Tuesday, October 28, 2014

Can a sidewalk grow from a garden? Ashland shows us how

By Sarah Canavese

Take a look outside. What do you see? Roadways? How about sidewalks? Chances are, you might not see very many sidewalks, and if you do, you are probably in the lucky minority.

Where I grew up there weren’t many sidewalks, and the ones that were there, weren’t always kept up to code. Ashland, Mo., can’t boast many sidewalks right now, but its citizens are looking to change this trend. Missouri Livable Streets is working with community leaders in Ashland as they consider new ways to incorporate sidewalks and bicycle lanes into existing streets and roads.  

Southern Boone Learning Garden
Jennifer Grabner, director of the Southern Boone Learning Garden in Ashland, works with the Ashland school district and provides programs for students during the school day and afterschool. All programs are garden-based and cover topics in health, nutrition, agriculture and the environment. You might not expect a garden to grow into a sidewalk, but that is exactly what’s happening.

In the winter of 2012, Grabner’s Learning Garden was awarded a five-year grant from the Missouri Foundation for Health. The grant focuses on gardening programs and on forming healthy community partnerships.

“We modeled our partnership on Columbia’s Healthy Community Partnership,” said Grabner. As part of that model, Grabner focused on including “things such as a walking school bus and looking into working with the city and county livable streets.”

While the connection between gardens and sidewalks may not be readily apparent, Grabner has known for a while there is a problem with Ashland’s streets and sidewalks. “There are numerous places all over town where they will have a sidewalk part of the way, and it just ends abruptly. I have noticed that for a very long time,” she shared. “Ashland city park is right in the middle of town, but there are absolutely no sidewalks or trails that will lead you to the park. When you see folks who bike or jog, or folks who are mobility impaired, it is really tough to get around, even though it is such a small town. [Ashland is] growing rapidly and its population has more than doubled over the last ten years.”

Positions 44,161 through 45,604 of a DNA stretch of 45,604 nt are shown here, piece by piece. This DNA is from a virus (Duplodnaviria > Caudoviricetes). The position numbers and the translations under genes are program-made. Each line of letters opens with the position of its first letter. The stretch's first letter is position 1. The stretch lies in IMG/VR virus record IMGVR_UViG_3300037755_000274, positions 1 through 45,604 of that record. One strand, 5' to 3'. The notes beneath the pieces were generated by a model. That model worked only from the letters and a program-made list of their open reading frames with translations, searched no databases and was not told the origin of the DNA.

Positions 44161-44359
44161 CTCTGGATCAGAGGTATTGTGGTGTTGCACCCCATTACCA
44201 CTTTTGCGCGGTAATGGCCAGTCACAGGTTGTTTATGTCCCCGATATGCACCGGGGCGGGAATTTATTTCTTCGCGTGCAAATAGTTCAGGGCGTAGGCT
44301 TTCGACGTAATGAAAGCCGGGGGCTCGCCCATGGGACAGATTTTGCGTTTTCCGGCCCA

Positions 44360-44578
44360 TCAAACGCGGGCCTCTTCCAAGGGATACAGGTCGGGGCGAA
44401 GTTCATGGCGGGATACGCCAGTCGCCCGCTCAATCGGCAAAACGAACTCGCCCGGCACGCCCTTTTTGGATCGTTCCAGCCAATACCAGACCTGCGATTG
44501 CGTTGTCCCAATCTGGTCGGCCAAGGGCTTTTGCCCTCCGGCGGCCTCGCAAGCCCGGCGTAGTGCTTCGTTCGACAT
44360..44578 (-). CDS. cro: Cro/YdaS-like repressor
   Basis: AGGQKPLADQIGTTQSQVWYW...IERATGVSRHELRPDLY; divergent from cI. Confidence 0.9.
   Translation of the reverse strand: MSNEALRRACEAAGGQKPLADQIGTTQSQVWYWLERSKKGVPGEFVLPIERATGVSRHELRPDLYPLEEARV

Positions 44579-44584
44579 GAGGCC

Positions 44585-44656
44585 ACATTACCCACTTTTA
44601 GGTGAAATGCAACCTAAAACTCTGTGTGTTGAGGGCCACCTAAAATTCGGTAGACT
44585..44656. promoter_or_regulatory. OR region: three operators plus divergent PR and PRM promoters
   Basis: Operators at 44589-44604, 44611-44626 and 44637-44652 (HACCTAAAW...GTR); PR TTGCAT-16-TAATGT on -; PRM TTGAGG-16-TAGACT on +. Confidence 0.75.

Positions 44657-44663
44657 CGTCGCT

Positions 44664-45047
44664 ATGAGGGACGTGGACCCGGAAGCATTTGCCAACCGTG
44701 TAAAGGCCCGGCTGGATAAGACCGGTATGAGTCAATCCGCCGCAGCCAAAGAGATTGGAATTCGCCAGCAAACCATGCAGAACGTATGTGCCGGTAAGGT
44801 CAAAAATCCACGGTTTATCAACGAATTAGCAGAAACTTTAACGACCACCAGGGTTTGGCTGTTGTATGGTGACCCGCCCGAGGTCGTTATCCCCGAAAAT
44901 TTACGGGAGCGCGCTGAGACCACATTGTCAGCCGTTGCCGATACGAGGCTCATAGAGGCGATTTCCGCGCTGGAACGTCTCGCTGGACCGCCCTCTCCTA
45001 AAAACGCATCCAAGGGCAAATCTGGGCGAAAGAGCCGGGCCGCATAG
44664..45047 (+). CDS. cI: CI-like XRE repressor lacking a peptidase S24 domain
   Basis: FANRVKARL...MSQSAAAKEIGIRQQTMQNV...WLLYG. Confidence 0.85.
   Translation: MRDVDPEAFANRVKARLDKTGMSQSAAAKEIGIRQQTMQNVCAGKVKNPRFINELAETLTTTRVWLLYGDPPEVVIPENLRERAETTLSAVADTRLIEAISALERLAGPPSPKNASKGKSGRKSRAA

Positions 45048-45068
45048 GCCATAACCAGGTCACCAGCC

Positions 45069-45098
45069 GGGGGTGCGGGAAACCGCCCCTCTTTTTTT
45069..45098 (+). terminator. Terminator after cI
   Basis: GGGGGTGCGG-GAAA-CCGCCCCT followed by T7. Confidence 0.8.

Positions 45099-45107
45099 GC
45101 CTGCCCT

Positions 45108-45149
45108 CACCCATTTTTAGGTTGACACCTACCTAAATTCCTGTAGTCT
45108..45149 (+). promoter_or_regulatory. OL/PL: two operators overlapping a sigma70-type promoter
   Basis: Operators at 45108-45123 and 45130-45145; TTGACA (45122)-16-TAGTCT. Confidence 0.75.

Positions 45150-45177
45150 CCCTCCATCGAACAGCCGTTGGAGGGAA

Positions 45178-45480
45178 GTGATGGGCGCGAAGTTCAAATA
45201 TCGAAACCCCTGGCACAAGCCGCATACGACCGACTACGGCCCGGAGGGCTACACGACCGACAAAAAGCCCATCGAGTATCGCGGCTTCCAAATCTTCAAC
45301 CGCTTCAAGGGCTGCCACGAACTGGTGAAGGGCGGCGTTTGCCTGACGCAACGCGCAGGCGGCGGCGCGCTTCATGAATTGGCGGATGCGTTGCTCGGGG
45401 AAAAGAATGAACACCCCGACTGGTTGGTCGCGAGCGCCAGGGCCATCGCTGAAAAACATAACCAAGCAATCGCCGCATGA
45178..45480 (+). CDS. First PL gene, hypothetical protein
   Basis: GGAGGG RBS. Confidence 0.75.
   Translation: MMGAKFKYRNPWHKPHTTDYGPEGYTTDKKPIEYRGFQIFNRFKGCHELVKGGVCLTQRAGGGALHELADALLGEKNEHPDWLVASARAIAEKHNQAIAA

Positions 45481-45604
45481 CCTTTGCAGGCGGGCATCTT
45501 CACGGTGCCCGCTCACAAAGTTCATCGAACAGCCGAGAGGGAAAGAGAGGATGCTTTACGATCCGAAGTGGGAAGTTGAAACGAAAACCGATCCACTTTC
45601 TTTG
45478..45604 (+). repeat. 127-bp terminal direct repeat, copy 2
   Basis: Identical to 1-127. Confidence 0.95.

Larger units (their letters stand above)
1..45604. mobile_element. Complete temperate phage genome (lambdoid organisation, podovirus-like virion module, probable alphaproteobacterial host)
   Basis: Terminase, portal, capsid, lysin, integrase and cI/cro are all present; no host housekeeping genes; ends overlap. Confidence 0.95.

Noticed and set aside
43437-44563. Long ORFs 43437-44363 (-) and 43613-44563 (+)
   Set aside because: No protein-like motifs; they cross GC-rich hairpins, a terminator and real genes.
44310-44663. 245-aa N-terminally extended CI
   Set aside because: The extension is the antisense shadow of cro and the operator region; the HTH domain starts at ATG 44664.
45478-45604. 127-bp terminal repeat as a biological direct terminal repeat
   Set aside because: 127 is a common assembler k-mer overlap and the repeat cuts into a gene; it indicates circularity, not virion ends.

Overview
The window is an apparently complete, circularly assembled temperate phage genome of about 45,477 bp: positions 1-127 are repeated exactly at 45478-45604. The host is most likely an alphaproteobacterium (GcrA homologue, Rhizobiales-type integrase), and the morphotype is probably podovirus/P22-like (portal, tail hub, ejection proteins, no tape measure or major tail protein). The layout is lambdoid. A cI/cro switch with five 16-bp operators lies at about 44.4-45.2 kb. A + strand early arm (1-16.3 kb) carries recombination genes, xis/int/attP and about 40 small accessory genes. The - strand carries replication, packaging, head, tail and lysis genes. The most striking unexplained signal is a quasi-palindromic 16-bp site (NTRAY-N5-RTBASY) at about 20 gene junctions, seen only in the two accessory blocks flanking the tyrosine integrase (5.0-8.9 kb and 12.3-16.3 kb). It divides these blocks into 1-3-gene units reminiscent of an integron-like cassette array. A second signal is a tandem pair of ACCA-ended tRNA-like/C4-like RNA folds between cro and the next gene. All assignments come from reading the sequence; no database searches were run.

Grabner cites one area of concern near the schools. “For example, on Main Street which is a main road that goes north/south through Ashland, [it] connects the primary and elementary school buildings on the south end of town to the middle and high school buildings on the north end, [and] there are no sidewalks at all. [There’s a] shoulder and ditches on both sides; lots of people both walk and bike daily on Main Street, but it is getting more and more dangerous to do that because of the amount of traffic.”

One solution to the problem lies with a livable streets strategy: the Walking School Bus program. A walking school bus is just as it sounds. Youth and adults walk to school together in the morning and afternoon. In Ashland, the walking school bus helped educate children on safe walking practices, as well as adults on a safe way to walk their kids to school.

Grabner reports that this program generated a lot of awareness in Ashland and this summer a Walking School Bus of Girl Scouts walked from the primary school down to the park, and these same issues came up. Grabner said, “Once you get off of Broadway, there are no sidewalks for them. So that was about sixty girls and their families aware first hand of those kind[s] of issues.”

While raising awareness of the challenges, Grabner’s also been able to provide solutions that people want to bring back. “It’s been interesting,” she continues. “The more people I talk with about this, folks in their sixties, seventies and eighties, every single one remembers that when they were kids, there were sidewalks. People were walking around all the time, kids were riding bikes, and it did contribute greatly to knowing your neighbors, knowing your community, knowing that you were safe and comfortable in your community. Every single one of them saw that as a good thing. And they see that as something worth trying to bring back.”

To learn more, or to see how your town can get started with active design, visit Missouri Livable Streets.

Tuesday, October 21, 2014

Tourism up ahead!

A discussion with Chillicothe’s city administrator about Livable Streets

By Sarah Canavese
City of Chillicothe logo
Courtesy: City of Chillicothe
Imagine walking down the sidewalks of a charming downtown area in Missouri. Around you are the brightly colored awnings of a locally owned businesses, and just up ahead, there’s a group of teenagers going into the ice cream shop. It’s summer, and hot, and now that you think of it, all this walking is making you hungry, too. You should go into the ice cream shop as well, but on your way there, you see a shoe store. It’s August, time for back to school, and your kids could use a new pair.